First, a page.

Old State House ceremony for historic marker, Markell pardon on the 168th anniversary of Burris' 1847 conviction for helping escaping slaves, and at the same building where his trial took place. The marker will be placed at Willow Grove, about 5 miles west of Camden on Route 10.
A Kent County man convicted of helping slaves escape bondage almost 170 years ago will be pardoned by Gov. Jack Markell.
Samuel D. Burris, a free black man living near Willow Grove, will have his name cleared Monday at 10 a.m. in conjunction with the unveiling of a historical marker in his honor.
“I think we have the opportunity to make right a historic injustice,” Markell said. “I think this is a person who really demonstrated steadfast courage in the face of real personal danger.”
Much of Burris’ life and the events leading to his brush with the law is well documented. Other information has only recently come to light.
The Burris family owned farmland near Willow Grove, where he was born around 1808. He was an educated man who could read and write, and this helped him assist runaway slaves reach freedom a full decade before Harriet Tubman began her work.
IF YOU GO
♦ WHAT A governor’s pardon for Samuel D. Burris; historical marker unveiled in his honor
♦ WHEN Monday, Nov. 2, 10 a.m.
♦ WHERE Ceremony at the Old State House
In 1845, Burris, then married with a family including small children, started helping slaves escape Delaware and Maryland. After a series of successes – it’s not documented exactly how many – Burris was caught in June 1847.
Burris spent almost a year in jail before his trial in what is now the Old State House on The Green. He was convicted on two of three charges and, after serving additional time following the first verdict, could have been forced into a life of involuntary servitude by being sold into slavery by order of the court.
The intervention of abolitionists who bought Burris saved him from that fate.
‘Courage and moral fiber’
Great-great-grandniece Ocea Thomas will be present at the Nov. 2 ceremony. She will make the trip from her home in Atlanta.
She learned of plans to pardon Burris during a 2014 Delaware trip, where she saw an exhibit at the Public Archives. She passed along her contact information, and the staff helped her authenticate her connection not only to Burris, but to other relatives, in Kent County – the Guy and Shockley families.
“It’s just amazing that he risked everything,” Thomas said. A Delaware native herself, Thomas plans to be back in the First State as the historic marker is dedicated.
One of the benefits of her research is that she’s able to share information about Burris with relatives.
“I think that I am enlightening everyone else in the family,” she said. “I also hope this will generate interest so that others who may be in our family will reach out to us.”
Historian Robin Krawitz of Delaware State University is planning a Burris biography. Over the past 20 years she has carefully researched his life using original documents, not only verifying some disputed aspects of his story, but adding new information.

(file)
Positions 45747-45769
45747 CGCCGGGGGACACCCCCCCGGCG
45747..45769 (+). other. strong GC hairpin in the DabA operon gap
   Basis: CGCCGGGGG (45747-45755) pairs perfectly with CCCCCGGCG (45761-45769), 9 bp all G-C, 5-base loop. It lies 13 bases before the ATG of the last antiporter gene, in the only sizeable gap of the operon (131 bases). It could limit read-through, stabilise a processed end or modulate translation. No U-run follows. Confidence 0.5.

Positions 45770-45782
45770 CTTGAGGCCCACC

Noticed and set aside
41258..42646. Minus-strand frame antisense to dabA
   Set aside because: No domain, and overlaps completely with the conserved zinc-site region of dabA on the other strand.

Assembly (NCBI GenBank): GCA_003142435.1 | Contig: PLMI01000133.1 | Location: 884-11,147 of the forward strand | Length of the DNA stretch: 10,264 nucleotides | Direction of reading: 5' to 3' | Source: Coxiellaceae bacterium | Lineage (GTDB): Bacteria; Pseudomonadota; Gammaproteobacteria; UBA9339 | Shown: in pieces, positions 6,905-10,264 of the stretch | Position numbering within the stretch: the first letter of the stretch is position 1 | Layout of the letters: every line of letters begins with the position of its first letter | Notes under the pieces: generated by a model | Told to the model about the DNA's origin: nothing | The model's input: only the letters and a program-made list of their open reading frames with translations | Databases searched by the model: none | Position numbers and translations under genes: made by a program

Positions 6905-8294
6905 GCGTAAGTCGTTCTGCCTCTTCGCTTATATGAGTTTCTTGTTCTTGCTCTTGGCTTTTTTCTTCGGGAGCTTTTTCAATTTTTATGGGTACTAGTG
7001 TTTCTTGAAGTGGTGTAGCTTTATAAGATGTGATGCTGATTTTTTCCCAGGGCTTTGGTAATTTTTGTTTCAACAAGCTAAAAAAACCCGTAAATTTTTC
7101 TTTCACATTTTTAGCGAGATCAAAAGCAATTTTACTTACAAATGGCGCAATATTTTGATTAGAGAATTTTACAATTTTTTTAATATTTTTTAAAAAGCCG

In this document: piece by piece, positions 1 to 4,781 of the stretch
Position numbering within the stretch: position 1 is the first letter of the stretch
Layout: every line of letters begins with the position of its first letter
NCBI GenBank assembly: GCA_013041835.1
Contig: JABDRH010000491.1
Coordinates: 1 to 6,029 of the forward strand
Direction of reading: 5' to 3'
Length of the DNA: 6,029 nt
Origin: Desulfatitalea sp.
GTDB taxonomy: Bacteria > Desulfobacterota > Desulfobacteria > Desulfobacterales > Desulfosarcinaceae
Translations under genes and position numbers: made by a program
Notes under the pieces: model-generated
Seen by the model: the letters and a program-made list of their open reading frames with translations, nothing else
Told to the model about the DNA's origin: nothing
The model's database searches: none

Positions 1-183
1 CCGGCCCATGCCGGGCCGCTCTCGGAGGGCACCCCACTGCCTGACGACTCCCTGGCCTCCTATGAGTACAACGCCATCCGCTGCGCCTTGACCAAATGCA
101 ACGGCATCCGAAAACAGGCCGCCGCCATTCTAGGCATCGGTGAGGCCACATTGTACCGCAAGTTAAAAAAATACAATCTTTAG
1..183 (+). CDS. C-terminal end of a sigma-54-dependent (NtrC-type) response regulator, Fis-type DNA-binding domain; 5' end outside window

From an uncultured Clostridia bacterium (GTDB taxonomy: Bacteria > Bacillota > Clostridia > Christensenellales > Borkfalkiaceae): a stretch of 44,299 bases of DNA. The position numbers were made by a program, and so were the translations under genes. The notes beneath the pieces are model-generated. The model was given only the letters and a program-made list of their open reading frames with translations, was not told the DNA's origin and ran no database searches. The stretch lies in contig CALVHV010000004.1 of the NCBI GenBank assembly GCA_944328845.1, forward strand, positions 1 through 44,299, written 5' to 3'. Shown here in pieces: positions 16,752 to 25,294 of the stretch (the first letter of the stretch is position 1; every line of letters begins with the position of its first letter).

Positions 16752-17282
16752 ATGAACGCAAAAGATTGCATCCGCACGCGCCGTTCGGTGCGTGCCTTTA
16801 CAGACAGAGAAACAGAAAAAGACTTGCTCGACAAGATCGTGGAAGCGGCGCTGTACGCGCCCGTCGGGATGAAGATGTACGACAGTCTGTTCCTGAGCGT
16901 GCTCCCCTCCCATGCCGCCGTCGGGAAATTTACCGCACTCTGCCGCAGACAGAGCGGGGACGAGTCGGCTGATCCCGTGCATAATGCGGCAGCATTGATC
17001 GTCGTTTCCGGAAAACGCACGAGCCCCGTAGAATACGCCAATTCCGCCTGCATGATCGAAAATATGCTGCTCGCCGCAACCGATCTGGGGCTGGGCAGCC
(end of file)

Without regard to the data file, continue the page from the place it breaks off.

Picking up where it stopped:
“He’s an interesting person because of the demonstrated courage and moral fiber he displayed with his actions,” Krawitz said. “He risked his life and his family to help people escape from slavery, and he was prosecuted more severely than anyone else in the state of Delaware for that crime.”
The record shows that after being given his freedom by the abolitionsts who won the auction, Burris moved his family to Philadelphia. He continued trying to help slaves escape through Delaware. Shortly afterward, the state General Assembly passed a law that a second conviction on that charge would be punishable by 60 lashes at the whipping post.
Knowing that could prove fatal, Burris joined the gold rush and moved to California – about as far from Delaware as he could possibly go.
While there, Krawitz learned, Burris earned enough in the gold fields to bring his family west. Additional records showed he also worked as a cook on a steamship, Krawitz said.
Burris died in San Francisco, with some sources placing the date at 1863, others as late as 1869.
Krawitz knows Burris was buried in the city cemetery, but does not know if the grave still exists.
Markell noted his actions on Nov. 2 are a chance to correct the wrongs of the past.
“That’s part of what this is about,” he said. “When you have the opportunity to do this in a case that’s as clear as this, you should do it.”
It’s something that Burris deserves, Krawitz said.
“We use the word too loosely now, but this man is a hero,” she said. “We’re recognizing that from this point on that we were wrong back then.”
And Burris’ story still affects Delawareans today, said historian Bev Laing of the State Historic Preservation Office.
“Children in Delaware schools are learning about a local man who chose to make decisions where the risks were enormous,” she said. “But he still made those choices, over and over again, knowing what he was risking.
“It’s important that young people today, of all backgrounds, learn this story and that they honor people like Samuel Burris.”